One of our clients recently shared an amazing story of a patient who underwent successful medical treatment for issues she’d been dealing with most of her adult life.
I was fortunate enough to spend some time with this woman learning about her story and how her issues weren’t easy to talk about in casual conversation.
The whole experience made me step back and really marvel at the power of the personal story. She was brave to step into the spotlight in the hopes of helping others.
Fast-forward several weeks and this theme popped up again as I was reading Brené Brown’s book, “Daring Greatly.” The book covers so many wonderful topics, primarily focusing on the power of vulnerability.
You might be reluctant to share personal stories about certain elements of your business or organization for fear of being criticized or just simply being told “no.” But the positives often outweigh the negatives, and there are lessons to be learned even from the negatives.
People want an outlet to share their stories – that’s why so many personal blogs exist and one of the many reasons why social media sites have flourished. Want to focus more attention on telling success stories about your business? Read on for a few tips to get started.
Use what you have. We live in a review-happy society with platforms such as Yelp, Google, Facebook and many more offering opportunities for people to rate their experiences. If people have already reviewed your business, repost or promote the positive comments. Reach out to those people to see if they’d be willing to be featured in more in-depth content.
Make your subjects comfortable. Yes, when people tell their stories, your brand or company will be promoted. But, ultimately, the goal is to help more people through beneficial services or products. Explain the end goal very clearly to the people you’re featuring and assure them you won’t include any details that make them uncomfortable.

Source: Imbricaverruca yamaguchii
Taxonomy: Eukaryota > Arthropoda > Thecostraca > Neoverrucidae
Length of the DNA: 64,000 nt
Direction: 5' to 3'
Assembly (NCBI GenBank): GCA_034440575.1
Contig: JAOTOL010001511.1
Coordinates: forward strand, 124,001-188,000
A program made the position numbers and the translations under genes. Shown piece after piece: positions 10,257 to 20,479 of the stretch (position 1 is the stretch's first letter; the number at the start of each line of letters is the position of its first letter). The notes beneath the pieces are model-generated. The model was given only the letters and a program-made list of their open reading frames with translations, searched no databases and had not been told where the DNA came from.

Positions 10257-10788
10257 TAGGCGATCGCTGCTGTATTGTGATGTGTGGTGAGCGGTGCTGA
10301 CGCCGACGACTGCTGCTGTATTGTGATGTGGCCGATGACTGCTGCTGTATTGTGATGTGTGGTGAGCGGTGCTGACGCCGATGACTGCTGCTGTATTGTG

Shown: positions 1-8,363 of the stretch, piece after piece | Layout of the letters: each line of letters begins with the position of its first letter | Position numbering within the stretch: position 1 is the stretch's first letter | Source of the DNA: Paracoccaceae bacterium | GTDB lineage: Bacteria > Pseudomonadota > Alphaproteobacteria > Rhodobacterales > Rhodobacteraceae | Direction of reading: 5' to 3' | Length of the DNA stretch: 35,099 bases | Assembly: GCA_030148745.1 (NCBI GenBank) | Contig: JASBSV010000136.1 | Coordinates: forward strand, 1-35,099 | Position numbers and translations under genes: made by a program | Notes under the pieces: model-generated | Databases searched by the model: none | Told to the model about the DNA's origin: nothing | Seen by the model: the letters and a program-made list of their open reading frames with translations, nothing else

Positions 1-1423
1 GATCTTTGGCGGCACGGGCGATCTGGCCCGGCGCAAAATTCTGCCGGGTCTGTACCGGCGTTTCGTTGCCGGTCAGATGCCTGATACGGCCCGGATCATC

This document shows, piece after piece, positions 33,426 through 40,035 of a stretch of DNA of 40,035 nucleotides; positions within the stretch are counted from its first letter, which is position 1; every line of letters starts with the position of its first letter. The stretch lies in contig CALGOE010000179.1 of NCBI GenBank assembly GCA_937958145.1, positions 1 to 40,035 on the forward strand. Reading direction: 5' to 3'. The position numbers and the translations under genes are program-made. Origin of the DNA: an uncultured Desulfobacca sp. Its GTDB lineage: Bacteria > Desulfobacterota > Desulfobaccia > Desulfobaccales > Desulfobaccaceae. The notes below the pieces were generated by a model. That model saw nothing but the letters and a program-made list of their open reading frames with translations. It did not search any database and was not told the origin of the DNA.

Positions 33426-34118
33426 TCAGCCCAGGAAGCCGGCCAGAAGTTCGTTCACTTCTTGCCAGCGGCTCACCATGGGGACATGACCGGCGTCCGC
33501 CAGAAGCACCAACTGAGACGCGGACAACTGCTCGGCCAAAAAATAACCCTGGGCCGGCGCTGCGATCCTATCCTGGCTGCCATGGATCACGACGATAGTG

Don’t make it too promotional. We should all strive for transparency in our communication, right? Thankfully, there are truth-in-advertising laws to help regulate those efforts. With health care, for example, there are federal and state laws that determine how doctors and hospitals can market to patients. Be aware of what you can and can’t say, and allow your clients or patients to help serve as your referrals.
Carefully select how and where you want to share the story. Success stories and testimonials should live on your website and can be repurposed across different platforms. Make sure to monitor the comments when sharing personal stories on social media. And if your subject is willing, share the story through a press release or contact media sources to reach a wider audience. Certain snippets of their feedback also can be shared on promotional materials for specific products and services. Chartwell Agency has a 15-year history of helping businesses and organizations tell their stories. Contact us to find out how we can help you communicate your success stories across multiple platforms.
– Melissa Westphal, Communications Strategist